Does Race for Life have a Shelf Life?
I’ve run (okay, jogged and sometimes walked) the Race for Life on numerous occasions.
Cancer Research UK, in collaboration with Tesco, has made it to the grand status of the UK’s largest women-only fundraising event. Not bad for an event that started out with a few hundred people in Battersea Park in 1994. Undoubtedly you have been asked to sponsor one of the six million women who have taken part over the years, or seen the inflatable start and finish lines at one of the 240 events which now take place annually throughout the UK.
My sister and I first took part ten years ago following the devastating loss of our Auntie Rene to breast cancer in her forties, in an attempt to relieve our helplessness and show support to our four young cousins who were left without a mother. This became a bit of a tradition, and year on year there were more people to add to our pink panels to run ‘in memory of’ or ‘in celebration of’ as other relatives and friends’ parents went through the ordeal of facing cancer.
More recently our mother and my sister’s mother-in-law have joined our team to help them stay active and ensure that they are fit and able to walk the 5km as the years pass and the aches and pains increase. It’s turned into an annual family event with my dad, brother-in-law and nephew cheering from the sidelines as the four of us try to achieve or maintain different personal goals.
The festival atmosphere, pink wigs and fairy wings, and tannoy-happy local radio DJs do a great job in boosting participants’ sense of involvement and ‘feel good’ factor. Nonetheless, the minute’s silence to remind everyone of the reason behind the day never fails to induce throat lumps and tear-filled eyes.
But how much bigger and broader can it get? With sponsorship fatigue on the increase, people are expected to ramp up the challenge level: one particularly sporty colleague openly laughed in my face for requesting a few quid for doing what is essentially a reasonable Sunday morning run. Has it reached a tipping point where it becomes meaningless for repeat participants, and impossible to see the difference the fundraising is going to make, aside from being able to organise bigger and more frequent runs?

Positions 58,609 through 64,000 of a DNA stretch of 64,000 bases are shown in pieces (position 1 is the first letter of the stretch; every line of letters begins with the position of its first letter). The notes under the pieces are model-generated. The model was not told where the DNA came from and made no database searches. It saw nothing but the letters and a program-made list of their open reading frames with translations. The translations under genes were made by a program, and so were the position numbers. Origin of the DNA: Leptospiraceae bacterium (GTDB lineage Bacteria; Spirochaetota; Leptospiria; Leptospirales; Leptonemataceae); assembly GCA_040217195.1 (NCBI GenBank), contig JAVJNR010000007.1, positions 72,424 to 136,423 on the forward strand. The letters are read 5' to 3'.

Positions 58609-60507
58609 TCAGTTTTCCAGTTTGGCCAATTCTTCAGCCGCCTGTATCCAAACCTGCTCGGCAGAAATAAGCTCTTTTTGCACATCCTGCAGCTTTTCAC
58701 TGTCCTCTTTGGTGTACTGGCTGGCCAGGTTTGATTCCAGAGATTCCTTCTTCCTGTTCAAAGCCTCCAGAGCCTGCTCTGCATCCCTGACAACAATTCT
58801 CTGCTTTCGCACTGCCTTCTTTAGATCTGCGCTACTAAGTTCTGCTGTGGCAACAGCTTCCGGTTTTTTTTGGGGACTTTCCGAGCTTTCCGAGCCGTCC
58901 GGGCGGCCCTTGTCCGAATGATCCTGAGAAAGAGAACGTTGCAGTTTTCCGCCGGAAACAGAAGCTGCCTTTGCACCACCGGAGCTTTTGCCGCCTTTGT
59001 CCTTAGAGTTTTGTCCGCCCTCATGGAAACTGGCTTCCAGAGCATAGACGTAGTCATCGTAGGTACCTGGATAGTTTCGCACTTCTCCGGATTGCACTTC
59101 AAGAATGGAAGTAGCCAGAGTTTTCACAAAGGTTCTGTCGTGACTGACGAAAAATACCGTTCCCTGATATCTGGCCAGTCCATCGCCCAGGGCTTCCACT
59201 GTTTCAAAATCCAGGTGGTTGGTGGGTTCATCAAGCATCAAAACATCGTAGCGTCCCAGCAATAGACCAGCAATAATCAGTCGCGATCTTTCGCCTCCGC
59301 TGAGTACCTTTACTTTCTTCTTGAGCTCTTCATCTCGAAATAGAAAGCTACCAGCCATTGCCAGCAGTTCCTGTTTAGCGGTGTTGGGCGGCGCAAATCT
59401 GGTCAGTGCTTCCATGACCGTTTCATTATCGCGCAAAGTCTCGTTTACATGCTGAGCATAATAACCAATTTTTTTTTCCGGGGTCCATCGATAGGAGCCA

I think that can’t be the case just yet. Growing year on year over the past two decades, Race for Life has hit on a winning combination of accessibility, and personal resonance. It’s a channel for the desire to do something in the face of feeling helpless, without being a self-flagellating feat of endurance. And for many it can be the gateway into reassessing their fitness and improving activity levels more broadly, which is of course in line with cancer prevention advice. I shall be making sure that those dear to me continue to use this as an annual health benchmark, with any sponsorship money we raise as an added bonus.
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